Visual art combined new influences from continental monastic styles with development of earlier English features, and is often described as the "Winchester style" or "school" although this was only one of the centres involved.[83] Although the foundation of new communities reduced in the early eleventh century, art continued to flourish as the existing monasteries grew richer. The Benedictional of St. Æthelwold (Winchester, probably 970s, now British Library) is recognised as the most important of a group of surviving illuminated manuscripts, lavishly illustrated with extravagant acanthus leaf borders. According to the dedicatory poem, Æthelwold "commanded ... many frames well adorned and filled with various figures decorated with numerous beautiful colours and with gold", and he got what he asked for.[84] It is described by Andrew Prescott as the "outstanding work of art to have survived from this period".[85] According to Barbara Yorke, "The artistic workshops established at Æthelwold's foundations during his lifetime were to continue as influential schools of craftsmen after his death, and had a widespread influence both in England and on the Continent."[86]

As well as lavish illumination, the period saw the development of a distinct English tradition of line drawing in manuscripts, sometimes with the addition of light colour in ink or wash (watercolour), often to reinforce ink in highlighting outlines. This is often divided into two rather different sub-styles. These also developed from continental styles – one of which, sometimes referred to as the "Utrecht style", was influenced strongly by the presence in Canterbury from around 1000 of the Carolingian Utrecht Psalter, where each psalm is illustrated with a panoramic ink drawing full of tiny figures.[87] The Harley Psalter from Canterbury (probably 1020s) is a copy, with differences in style such as the addition of coloured washes.[88] Dunstan was himself an artist, as were many monks who rose to senior positions,[89] and the earliest datable outline drawing is probably by him, and includes a portrait of him prostrating himself before Christ. This was added to a blank page in an older book, probably before his exile in 956.[90] The other "Winchester" style of drawing can be characterised by detailed and agitated drapery, an effect sometimes taken to excess, but giving animation to figures.[91] The skilled use of line drawing continued to be a feature of English art for centuries, for example in the Eadwine Psalter (Canterbury, probably 1150s) and the work of Matthew Paris, monk of St Albans (c. 1200 – 1259) and his followers.[92]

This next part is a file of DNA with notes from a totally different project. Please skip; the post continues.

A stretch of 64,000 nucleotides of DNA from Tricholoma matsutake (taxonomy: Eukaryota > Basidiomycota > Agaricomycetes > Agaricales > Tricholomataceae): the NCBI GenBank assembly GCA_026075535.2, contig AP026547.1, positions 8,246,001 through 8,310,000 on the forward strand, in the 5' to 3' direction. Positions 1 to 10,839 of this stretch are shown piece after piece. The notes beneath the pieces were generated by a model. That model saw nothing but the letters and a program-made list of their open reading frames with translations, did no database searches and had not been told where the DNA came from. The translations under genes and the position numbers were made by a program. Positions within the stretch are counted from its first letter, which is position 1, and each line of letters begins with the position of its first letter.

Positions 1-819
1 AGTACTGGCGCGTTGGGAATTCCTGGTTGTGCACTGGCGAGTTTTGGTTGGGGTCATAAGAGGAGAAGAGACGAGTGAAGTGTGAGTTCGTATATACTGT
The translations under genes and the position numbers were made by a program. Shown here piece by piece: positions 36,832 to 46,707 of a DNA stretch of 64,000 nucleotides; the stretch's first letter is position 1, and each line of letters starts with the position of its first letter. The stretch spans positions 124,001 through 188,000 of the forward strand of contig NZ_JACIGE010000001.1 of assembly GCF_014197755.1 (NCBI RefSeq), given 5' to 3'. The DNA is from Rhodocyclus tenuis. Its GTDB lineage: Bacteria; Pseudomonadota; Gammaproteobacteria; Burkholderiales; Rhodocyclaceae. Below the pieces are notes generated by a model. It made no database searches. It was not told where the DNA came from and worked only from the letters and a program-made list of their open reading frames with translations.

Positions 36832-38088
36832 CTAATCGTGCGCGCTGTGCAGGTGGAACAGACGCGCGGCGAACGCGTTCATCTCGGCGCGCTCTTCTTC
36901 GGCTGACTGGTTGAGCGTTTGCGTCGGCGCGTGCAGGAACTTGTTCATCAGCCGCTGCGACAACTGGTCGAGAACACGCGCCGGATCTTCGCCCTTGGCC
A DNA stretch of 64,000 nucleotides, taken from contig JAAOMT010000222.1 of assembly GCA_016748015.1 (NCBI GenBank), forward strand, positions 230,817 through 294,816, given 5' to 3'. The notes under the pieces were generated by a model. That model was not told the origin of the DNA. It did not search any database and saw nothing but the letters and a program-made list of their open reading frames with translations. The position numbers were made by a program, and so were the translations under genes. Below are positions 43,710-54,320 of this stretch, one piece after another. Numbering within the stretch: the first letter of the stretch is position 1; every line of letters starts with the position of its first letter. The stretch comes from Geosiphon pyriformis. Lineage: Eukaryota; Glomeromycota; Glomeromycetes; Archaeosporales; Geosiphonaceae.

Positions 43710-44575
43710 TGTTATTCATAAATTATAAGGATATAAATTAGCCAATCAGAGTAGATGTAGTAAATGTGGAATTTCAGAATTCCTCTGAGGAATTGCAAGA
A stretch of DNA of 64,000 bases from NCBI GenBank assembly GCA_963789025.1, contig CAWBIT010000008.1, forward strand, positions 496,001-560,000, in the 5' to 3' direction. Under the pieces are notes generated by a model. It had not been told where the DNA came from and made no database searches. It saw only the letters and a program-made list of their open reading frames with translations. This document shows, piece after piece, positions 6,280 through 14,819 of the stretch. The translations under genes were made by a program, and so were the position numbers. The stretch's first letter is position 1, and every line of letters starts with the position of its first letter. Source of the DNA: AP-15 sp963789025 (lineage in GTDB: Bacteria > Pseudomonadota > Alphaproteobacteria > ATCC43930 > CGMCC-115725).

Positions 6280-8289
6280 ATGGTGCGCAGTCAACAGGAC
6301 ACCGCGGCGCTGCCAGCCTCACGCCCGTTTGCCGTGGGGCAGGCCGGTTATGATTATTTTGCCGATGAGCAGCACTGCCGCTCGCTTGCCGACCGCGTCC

The very few remains of monastic architecture in the period are supplemented by brief documentary mentions. St Laurence's Church, Bradford-on-Avon appears to represent a unique near-complete monastic church of the period, and the angels in relief were probably part of a large rood cross group.[93] Generally the contemporary sources give much more detail on the valuable treasures in precious metal, rich embroidered cloth, and other materials which the monasteries were able to accumulate, largely from gifts by the elite.[94] The few pieces to survive mostly did so outside England, and include the silver Brussels Cross and a walrus ivory figure from a Crucifixion.[95]

Susan Irvine describes five historical watersheds in the development of the Old English language, the fourth of which is the Benedictine Reform, which "led indirectly to the establishment of an Old English 'literary language'". In the late ninth century King Alfred had carried through a programme of translating Latin texts into the vernacular, and almost a century later the monastic reformers revived the project of producing texts in English for teaching.[96] Æthelwold's school at Winchester aimed to establish a standard West Saxon literary language, a programme probably initiated by Æthelwold himself.[97] His most illustrious pupil, Ælfric (c.950–c.1010), who became abbot of Eynsham, aimed to write in accordance with a consistent grammatical system and vocabulary.[98]

Ælfric, who was described by Claudio Leonardi as "the highest pinnacle of Benedictine reform and Anglo-Saxon literature",[99] shared in the movement's monastic ideals and devotion to learning, as well as its close relations with leading lay people. His works included two series of forty homilies, lives of saints, a Latin grammar in English, and a discussion of trades and occupations. He was an adviser of the king, and an authority on church practice and canon law. Matthew Parker, Queen Elizabeth I's first Archbishop of Canterbury, cited him in support of Protestant doctrines, and his discussion of Eucharistic theory was cited in theological controversies until the nineteenth century.[100]